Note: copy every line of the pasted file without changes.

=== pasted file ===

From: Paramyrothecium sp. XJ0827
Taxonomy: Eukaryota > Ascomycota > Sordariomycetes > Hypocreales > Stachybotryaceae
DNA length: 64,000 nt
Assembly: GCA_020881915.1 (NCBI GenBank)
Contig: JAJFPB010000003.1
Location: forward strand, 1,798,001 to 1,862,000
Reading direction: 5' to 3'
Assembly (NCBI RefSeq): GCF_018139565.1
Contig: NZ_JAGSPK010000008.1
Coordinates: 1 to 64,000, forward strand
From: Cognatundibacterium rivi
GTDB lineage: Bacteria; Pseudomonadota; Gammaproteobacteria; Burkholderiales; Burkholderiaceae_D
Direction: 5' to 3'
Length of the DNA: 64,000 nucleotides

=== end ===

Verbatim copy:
From: Paramyrothecium sp. XJ0827
Taxonomy: Eukaryota > Ascomycota > Sordariomycetes > Hypocreales > Stachybotryaceae
DNA length: 64,000 nt
Assembly: GCA_020881915.1 (NCBI GenBank)
Contig: JAJFPB010000003.1
Location: forward strand, 1,798,001 to 1,862,000
Reading direction: 5' to 3'
Assembly (NCBI RefSeq): GCF_018139565.1
Contig: NZ_JAGSPK010000008.1
Coordinates: 1 to 64,000, forward strand
From: Cognatundibacterium rivi
GTDB lineage: Bacteria; Pseudomonadota; Gammaproteobacteria; Burkholderiales; Burkholderiaceae_D
Direction: 5' to 3'
Length of the DNA: 64,000 nucleotides